How to Pick Up American Sign Language Quickly
Using American Sign Language (ASL) with your Deaf friends is easy. You have natural signs and gestures to make your point, but you need to practice to really become proficient. Here are some of the things you can do if you want to pick up ASL a little more quickly:
Volunteer at a residential school for the Deaf or a local Deaf club. You can volunteer in a school's after-school recreation programs or special-event preparations. By interacting with Deaf students, teachers, and parents, you’ll measurably improve both your expressive signing (signing to others) and receptive signing (reading others’ signs).
Deaf clubs usually have fundraising events fairly often. Helping at one of these fundraisers is a great opportunity to practice signing while helping others at the same time.
Attend Deaf social functions. These events can vary from sports activities to Deaf camp-outs to raffles. People interested in helping with flyers and tickets are always welcome.
You can find out about functions in your community by checking the community pages in the phone book, looking on the Internet, or calling the local residential school for the Deaf if your community has one.
Make Deaf friends. Having Deaf friends is really no different than having hearing friends. Many Deaf people enjoy sports, going shopping, and surfing the Internet. A Deaf friend can help you a lot with ASL. Just think carefully about your friendship. Deaf people are sharing a language and culture with you that they hold in high regard — please try to do the same.
Attend Deaf movies and plays. Many local theaters have weekly plays, which include one night of an interpreted performance. In metropolitan areas, Deaf theaters have plays with all Deaf actors. Some larger cities also have movie nights featuring captioned subtitles. Many Deaf people attend these functions, so they’re great avenues for meeting different people and learning about Deaf culture.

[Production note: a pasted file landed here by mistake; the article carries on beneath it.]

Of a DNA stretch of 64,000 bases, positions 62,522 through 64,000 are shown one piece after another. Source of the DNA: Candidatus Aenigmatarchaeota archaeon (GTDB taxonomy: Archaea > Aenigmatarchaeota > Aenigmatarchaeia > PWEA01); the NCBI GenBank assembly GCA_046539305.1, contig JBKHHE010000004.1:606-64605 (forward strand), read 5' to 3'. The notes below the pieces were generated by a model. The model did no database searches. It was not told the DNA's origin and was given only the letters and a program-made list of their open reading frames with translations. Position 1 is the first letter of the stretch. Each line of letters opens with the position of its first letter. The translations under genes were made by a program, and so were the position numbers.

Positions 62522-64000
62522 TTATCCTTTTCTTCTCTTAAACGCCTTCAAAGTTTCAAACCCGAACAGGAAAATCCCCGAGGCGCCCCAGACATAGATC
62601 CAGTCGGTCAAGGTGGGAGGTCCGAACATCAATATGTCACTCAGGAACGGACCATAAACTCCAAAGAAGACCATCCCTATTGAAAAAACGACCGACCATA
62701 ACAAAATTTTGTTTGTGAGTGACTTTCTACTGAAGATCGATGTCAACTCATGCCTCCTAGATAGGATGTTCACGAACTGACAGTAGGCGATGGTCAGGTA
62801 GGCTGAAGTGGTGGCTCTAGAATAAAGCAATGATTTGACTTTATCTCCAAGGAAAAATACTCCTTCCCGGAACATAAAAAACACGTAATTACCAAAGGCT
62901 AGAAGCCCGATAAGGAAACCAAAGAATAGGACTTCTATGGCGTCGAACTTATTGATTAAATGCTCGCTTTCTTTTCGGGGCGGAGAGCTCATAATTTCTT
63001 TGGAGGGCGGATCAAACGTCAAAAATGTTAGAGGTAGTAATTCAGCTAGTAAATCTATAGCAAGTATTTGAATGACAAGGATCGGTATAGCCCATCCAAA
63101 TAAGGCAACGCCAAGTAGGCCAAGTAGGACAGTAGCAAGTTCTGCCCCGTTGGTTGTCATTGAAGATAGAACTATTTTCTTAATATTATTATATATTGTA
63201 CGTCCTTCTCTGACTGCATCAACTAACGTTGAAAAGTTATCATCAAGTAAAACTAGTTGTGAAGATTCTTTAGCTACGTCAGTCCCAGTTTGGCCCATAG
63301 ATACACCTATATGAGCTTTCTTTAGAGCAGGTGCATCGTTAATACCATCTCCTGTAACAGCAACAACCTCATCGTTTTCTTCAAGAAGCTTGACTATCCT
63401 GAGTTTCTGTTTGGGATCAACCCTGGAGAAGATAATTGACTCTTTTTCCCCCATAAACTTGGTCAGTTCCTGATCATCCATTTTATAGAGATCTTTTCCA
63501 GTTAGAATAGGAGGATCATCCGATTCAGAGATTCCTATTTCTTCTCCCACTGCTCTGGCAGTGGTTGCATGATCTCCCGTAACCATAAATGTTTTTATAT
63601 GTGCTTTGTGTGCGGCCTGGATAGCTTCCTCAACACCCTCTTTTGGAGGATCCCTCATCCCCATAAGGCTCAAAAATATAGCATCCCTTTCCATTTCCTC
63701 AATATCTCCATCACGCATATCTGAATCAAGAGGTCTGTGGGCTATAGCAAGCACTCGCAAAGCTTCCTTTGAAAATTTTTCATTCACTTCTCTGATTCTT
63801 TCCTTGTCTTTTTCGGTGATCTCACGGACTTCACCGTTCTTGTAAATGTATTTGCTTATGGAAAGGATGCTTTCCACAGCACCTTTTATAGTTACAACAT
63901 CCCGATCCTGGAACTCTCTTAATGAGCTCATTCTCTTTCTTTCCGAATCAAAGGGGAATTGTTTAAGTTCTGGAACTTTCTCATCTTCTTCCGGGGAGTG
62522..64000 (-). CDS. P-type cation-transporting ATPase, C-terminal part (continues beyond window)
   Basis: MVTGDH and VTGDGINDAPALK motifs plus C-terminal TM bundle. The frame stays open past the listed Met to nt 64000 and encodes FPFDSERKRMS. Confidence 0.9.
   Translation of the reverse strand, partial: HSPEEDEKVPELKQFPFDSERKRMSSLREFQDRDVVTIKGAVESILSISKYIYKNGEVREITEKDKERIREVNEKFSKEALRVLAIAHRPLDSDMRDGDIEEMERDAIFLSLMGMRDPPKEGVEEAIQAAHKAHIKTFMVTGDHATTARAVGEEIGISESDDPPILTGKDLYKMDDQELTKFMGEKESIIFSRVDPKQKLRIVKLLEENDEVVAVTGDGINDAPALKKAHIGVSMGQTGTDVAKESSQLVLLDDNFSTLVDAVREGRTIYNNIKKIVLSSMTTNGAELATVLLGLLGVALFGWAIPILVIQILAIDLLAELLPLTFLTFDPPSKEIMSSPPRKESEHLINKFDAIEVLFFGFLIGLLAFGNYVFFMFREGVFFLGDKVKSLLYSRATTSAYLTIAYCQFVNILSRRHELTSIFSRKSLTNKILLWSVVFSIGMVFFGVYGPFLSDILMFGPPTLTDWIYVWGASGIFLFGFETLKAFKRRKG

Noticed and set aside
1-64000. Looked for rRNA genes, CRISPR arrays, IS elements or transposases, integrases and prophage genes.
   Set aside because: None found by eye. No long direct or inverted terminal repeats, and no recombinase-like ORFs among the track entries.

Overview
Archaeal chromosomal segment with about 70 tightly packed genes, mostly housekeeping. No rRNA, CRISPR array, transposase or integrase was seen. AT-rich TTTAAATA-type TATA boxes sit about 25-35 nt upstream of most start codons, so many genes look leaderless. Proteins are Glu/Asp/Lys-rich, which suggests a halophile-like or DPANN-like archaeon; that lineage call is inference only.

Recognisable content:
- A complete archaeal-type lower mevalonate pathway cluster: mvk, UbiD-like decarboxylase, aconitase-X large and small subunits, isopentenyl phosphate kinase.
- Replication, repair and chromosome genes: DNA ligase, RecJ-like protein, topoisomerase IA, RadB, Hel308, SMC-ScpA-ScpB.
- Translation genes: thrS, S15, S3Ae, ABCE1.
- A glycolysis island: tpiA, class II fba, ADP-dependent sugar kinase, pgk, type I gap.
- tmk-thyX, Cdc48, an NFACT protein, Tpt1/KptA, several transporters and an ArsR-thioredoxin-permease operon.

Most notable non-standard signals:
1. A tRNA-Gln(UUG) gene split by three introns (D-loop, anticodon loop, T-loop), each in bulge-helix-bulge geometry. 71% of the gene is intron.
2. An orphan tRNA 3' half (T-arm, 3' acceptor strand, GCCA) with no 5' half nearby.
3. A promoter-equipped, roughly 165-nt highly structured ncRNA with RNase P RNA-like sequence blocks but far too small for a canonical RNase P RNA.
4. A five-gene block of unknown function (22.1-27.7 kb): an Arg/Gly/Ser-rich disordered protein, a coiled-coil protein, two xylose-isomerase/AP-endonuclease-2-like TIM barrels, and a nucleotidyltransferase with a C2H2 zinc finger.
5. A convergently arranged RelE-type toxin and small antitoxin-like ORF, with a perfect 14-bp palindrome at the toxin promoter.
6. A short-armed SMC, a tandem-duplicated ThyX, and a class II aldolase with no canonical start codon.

Work at camps for the Deaf. Working at a Deaf camp gives the novice signer a relaxed atmosphere in which to work with Deaf children. Deaf camps are filled with games, hiking, and other good times. You have ample opportunity to interact with Deaf people from different areas and to encounter a variety of signing jargon and styles.
Attend silent weekends. Silent weekends aren’t as lengthy as Deaf camps. Beginning signers who can’t miss time from work may find these weekends a perfect opportunity to mix with the Deaf community.
These weekends vary as to how they’re run. Some furnish cabins that allow people to talk in the evenings, usually after 4 or 6 p.m., while others allow no talking at all. In fact, you may even be fined — 10 or 25 cents per infraction — if you’re caught talking at all. Entertainment is on hand, and an array of ASL teachers and interpreters are there to ensure that the weekend is filled with accurate signing.
You can obtain information about these silent weekends by going to the Registry of Interpreters for the Deaf (RID) Web site. Click on your area’s link for information.
Go to Deaf workshops and conferences. Many Deaf organizations exist, and one in particular is the National Association of the Deaf (NAD). Workshops and conferences offer a myriad of subjects — something to interest everyone. One popular subject is Sign itself. Many educators and veteran interpreters regularly present poetry in Sign or give in-depth analyses of particular properties of Sign.
Watch Sign language videos. Many companies specialize in Sign language materials, and they'll be happy to send you their catalogs. Get together with a Deaf friend, grab a catalog, and let your friend help you decide which videos would be good to use based on your particular level of ability. The best way to find sources of these types of videos is to surf the Net. Your local library is also a good source for videos — you can often borrow them free of charge.
Although books are a big help, videos not only demonstrate three-dimensional signing, but also can be rewound and viewed at a slower-than-normal speed.